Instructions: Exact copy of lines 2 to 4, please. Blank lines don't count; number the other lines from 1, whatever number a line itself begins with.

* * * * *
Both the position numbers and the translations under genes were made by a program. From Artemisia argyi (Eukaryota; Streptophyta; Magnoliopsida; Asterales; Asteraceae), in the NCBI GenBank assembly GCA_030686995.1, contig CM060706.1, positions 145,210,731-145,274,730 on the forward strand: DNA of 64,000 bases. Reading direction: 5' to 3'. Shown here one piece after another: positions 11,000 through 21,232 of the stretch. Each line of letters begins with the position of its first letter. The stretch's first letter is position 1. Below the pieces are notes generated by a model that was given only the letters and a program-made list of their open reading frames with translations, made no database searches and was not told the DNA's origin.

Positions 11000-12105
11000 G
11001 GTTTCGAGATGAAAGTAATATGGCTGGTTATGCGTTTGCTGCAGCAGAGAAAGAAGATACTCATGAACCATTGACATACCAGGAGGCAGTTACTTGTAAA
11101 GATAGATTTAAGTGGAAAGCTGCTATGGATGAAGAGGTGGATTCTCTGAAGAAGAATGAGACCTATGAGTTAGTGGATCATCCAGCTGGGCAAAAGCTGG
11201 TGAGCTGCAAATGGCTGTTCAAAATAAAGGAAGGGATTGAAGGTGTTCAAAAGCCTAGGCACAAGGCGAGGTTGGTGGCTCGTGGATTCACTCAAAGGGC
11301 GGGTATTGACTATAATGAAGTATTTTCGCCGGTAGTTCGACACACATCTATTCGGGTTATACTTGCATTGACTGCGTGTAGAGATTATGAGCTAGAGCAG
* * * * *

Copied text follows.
Positions 11000-12105
11000 G
11001 GTTTCGAGATGAAAGTAATATGGCTGGTTATGCGTTTGCTGCAGCAGAGAAAGAAGATACTCATGAACCATTGACATACCAGGAGGCAGTTACTTGTAAA